6 Literary Role Models to Help Us Endure Quarantine With Grace and Humor

6 Literary Role Models to Help Us Endure Quarantine With Grace and Humor

Monday, 20 April, 2020

Right now, most of us are cozied up at home 24/7 with our significant others, kids, friends, cats, dogs, monsters, ghosts, and others who may or may not be the optimal roommates at this precise moment. It can be very challenging to be the best version of ourselves. The present is uncomfortable, and thinking about the future can be fraught with the unknown. All of that makes this one of the best times to turn to our fictional friends for guidance.

The characters highlighted below aren’t living under COVID-19 restrictions, but each has been thrust from their normal lives — or a sense of home — by circumstances that are beyond their control. They’re isolated and scared, both for themselves and for the future. And they’re lonely. But they find ways to soothe themselves, to rise to the challenges.

Don’t get the wrong idea: None of these people are forcefully or artificially cheerful in the face of real hardships. They have bad days as flesh-and-blood people do. But all of them also all possess an internal buoyancy that keeps them from sinking too far. Yes, they may complain or lose their patience, but they also carry on and find ways to soothe themselves and others.



The Count from A Gentleman in Moscow by Amor Towles

Time travel to 1922 Russia to meet the unforgettable Count Alexander Ilyich Rostov who’s been exiled to a cramped attic room at the Metropol Hotel in Moscow.

Our hero: The Count seems to always know the right thing to say, even when he’s in the most dire circumstances. Forced to spend decades within the confines of the hotel, his character is defined by unwavering bonhomie, his generosity and kindness, and a commitment to reading that keeps his mind sharp and his heart soft.

The setting: The glamorous Hotel Metropol on Red Square is an Art Nouveau masterpiece, all stained glass windows, colorful mosaics, and gilded fixtures. It’s a pastel prison for the Count and the others who endure the rise of communism, WWII, Stalinism, and more within its walls.

What we can learn from The Count: Although he hails from a life of privilege, the Count gives meaning to his days by helping others. He wakes each morning with a purpose — whether it’s befriending a precocious little girl or putting in the hours at his newly-acquired job. And he approaches sad setbacks and the daily grind with patience.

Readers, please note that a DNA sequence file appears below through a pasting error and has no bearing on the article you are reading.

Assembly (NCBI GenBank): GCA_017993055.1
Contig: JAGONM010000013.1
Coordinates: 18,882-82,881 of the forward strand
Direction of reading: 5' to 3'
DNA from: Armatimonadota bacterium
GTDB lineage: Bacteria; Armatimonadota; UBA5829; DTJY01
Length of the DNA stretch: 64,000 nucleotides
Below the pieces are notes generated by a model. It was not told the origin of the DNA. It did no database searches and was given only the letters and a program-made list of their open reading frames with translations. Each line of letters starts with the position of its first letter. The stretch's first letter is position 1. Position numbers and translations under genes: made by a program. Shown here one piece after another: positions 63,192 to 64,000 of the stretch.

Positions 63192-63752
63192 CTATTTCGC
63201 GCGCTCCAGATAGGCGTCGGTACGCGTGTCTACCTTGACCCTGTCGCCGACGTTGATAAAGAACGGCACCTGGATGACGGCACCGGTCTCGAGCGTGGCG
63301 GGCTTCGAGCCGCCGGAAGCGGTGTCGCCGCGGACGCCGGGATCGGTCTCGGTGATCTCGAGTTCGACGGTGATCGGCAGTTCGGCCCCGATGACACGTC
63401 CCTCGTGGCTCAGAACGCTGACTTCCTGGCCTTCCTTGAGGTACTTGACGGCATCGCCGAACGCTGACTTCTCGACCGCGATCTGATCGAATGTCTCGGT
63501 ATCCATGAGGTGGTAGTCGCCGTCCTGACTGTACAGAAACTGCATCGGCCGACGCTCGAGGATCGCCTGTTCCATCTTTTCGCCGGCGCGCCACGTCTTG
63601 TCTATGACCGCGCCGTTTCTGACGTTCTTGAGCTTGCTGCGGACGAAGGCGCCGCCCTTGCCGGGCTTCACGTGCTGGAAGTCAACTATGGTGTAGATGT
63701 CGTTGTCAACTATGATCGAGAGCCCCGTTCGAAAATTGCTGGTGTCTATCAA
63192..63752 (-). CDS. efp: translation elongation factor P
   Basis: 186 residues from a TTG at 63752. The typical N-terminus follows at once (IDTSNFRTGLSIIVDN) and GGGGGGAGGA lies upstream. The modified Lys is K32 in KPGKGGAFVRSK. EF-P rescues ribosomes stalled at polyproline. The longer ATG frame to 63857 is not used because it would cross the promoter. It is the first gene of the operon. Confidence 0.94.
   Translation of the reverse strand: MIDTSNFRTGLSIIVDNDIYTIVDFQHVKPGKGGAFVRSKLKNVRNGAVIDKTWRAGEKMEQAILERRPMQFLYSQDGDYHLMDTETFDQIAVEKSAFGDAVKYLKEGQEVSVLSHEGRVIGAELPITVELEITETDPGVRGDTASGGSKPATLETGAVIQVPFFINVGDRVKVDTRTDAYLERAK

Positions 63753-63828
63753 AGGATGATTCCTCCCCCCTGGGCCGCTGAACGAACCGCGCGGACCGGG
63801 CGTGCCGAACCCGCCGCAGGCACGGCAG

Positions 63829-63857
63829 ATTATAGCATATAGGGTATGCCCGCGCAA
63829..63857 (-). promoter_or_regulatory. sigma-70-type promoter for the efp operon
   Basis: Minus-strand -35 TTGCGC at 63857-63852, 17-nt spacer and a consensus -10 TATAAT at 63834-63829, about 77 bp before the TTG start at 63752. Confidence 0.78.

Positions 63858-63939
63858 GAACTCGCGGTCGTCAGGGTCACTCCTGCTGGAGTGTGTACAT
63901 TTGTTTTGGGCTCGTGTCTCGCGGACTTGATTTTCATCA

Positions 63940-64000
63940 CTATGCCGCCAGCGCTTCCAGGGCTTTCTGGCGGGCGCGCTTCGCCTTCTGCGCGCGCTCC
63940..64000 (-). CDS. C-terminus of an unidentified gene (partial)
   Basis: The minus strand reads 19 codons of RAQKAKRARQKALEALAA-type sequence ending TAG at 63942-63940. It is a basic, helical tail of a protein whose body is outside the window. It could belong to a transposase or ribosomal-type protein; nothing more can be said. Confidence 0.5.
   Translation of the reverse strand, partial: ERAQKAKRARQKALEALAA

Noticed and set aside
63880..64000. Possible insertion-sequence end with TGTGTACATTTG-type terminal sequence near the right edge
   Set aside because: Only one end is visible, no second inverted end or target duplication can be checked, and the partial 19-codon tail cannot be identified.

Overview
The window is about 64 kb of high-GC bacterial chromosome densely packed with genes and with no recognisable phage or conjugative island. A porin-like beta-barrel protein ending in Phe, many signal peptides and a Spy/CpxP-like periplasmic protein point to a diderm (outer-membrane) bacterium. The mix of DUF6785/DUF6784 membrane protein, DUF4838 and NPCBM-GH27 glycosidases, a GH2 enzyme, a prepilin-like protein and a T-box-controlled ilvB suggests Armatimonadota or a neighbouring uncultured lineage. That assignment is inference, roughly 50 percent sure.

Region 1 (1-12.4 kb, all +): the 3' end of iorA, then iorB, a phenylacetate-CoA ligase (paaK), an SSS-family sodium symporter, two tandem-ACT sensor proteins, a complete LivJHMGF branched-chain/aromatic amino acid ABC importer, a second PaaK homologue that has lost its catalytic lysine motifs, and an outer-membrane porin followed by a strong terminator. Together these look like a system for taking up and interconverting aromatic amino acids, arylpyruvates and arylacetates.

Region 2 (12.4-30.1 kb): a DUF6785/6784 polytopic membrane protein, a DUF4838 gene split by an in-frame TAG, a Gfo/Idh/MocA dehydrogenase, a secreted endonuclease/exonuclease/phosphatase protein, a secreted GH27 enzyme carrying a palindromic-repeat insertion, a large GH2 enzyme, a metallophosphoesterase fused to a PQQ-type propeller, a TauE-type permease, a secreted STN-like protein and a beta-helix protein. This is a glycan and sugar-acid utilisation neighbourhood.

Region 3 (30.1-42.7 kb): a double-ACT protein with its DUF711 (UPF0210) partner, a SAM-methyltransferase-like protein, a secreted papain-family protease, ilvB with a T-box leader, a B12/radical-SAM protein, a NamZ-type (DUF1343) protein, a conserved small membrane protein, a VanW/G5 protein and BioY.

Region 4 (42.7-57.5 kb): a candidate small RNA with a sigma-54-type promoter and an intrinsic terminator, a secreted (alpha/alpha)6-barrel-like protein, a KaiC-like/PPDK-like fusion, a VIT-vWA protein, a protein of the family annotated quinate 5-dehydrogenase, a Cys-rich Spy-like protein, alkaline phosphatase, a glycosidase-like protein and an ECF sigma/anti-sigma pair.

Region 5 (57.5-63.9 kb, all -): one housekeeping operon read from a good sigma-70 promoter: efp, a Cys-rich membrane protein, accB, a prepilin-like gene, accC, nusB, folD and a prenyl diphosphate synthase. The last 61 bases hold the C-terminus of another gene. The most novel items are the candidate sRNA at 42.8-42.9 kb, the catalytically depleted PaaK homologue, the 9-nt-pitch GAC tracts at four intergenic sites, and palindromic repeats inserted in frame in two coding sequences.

A typical day: Each day, the Count gets dressed and grooms himself; exile is no reason to completely abandon one’s appearance. He visits with his hotel friends, enjoys a good meal, and takes on a variety of projects that add lightness and entertainment to his otherwise repetitive days.

Read it if you: Want to spend time with charming characters and need a nudge to be your best self during these trying times.

For what matters in life is not whether we receive a round of applause; what matters is whether we have the courage to venture forth despite the uncertainty of acclaim. — Amor Towles


Owen Wedgwood from Cinnamon and Gunpowder by Eli Brown

It’s 1819 and the captain of the Flying Rose — Mad Hannah Mabbot, lady pirate extraordinaire — busts into a luxurious dinner party and absconds with the chef. It’s a rip-roaring adventure and a moving story about family, loyalty, acceptance, and justice.

Our hero: At the beginning of the story, Owen Wedgwood is nobody’s idea of a swashbuckling hero. How could he be with a nickname like ‘the Caesar of Sauces’? Violently torn from the safety of his kitchen in a posh estate, Owen finds himself aboard ship, among hardened pirates, and forced to cook to save his life. But after several close scrapes with death – and unlikely friendships with his new shipmates — he finds stores of courage he (and we) never expected.

The setting: The Flying Rose is a four-masted sailing ship, the ‘workhorse’ of the golden age of sailing. As Owen is forced to climb a rope ladder, he passes gilded moldings and barnacles and rails carved with gargoyles before he’s locked into a dark cell for two days to reflect on his plight. Eventually, he makes his way to the galley and the larder, where he works his own brand of alchemy to turn unusual ingredients into gourmet meals for Mad Mabbot.

What we can learn from the chef: Once Owen resigns himself to his situation, his creativity in the kitchen far surpasses his fears and insecurities. His desire to succeed — both because he wants to stay alive and for the challenge of cooking itself — override all else. His imagination soars beyond the wooden walls of the galley. It doesn’t happen quickly, but eventually, this focus helps him find his footing in this place that literally ebbs and flows under his feet. And the ship becomes his home, a paradoxical place that encompasses the vast openness of the sea and the confined spaces he shares with the crew.

A typical day: Owen’s days aboard the Flying Rose take on a soothing, albeit tiring, rhythm of sleep, cooking, and documenting his daily activities in his journal. All while he tries to avoid the wrath of the tetchy crew members who would commit him to Davy Jones’ Locker if they thought they could get away with it.

Read it if you: Want to lose yourself in luscious descriptions of food, would like to be besties with a formidable lady pirate, and crave the adventure of being kidnapped by pirates without any of the actual danger of being captured by pirates.